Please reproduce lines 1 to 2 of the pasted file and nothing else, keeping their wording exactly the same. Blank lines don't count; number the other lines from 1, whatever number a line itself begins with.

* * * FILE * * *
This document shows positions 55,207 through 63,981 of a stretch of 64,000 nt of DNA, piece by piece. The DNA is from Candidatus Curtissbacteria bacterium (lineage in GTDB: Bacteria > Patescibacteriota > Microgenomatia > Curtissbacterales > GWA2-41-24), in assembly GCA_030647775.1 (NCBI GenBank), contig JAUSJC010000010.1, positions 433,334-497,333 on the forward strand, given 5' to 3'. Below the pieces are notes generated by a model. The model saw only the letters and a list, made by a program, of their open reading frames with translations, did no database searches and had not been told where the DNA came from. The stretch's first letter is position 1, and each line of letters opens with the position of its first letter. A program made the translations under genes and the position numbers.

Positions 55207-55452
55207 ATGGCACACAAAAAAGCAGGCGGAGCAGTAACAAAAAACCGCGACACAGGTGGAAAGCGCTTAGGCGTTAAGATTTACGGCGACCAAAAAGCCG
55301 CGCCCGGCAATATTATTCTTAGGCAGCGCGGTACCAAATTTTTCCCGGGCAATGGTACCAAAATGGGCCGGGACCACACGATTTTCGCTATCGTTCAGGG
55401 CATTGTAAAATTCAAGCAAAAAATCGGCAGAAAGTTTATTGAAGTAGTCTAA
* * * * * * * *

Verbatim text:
This document shows positions 55,207 through 63,981 of a stretch of 64,000 nt of DNA, piece by piece. The DNA is from Candidatus Curtissbacteria bacterium (lineage in GTDB: Bacteria > Patescibacteriota > Microgenomatia > Curtissbacterales > GWA2-41-24), in assembly GCA_030647775.1 (NCBI GenBank), contig JAUSJC010000010.1, positions 433,334-497,333 on the forward strand, given 5' to 3'. Below the pieces are notes generated by a model. The model saw only the letters and a list, made by a program, of their open reading frames with translations, did no database searches and had not been told where the DNA came from. The stretch's first letter is position 1, and each line of letters opens with the position of its first letter. A program made the translations under genes and the position numbers.

Positions 55207-55452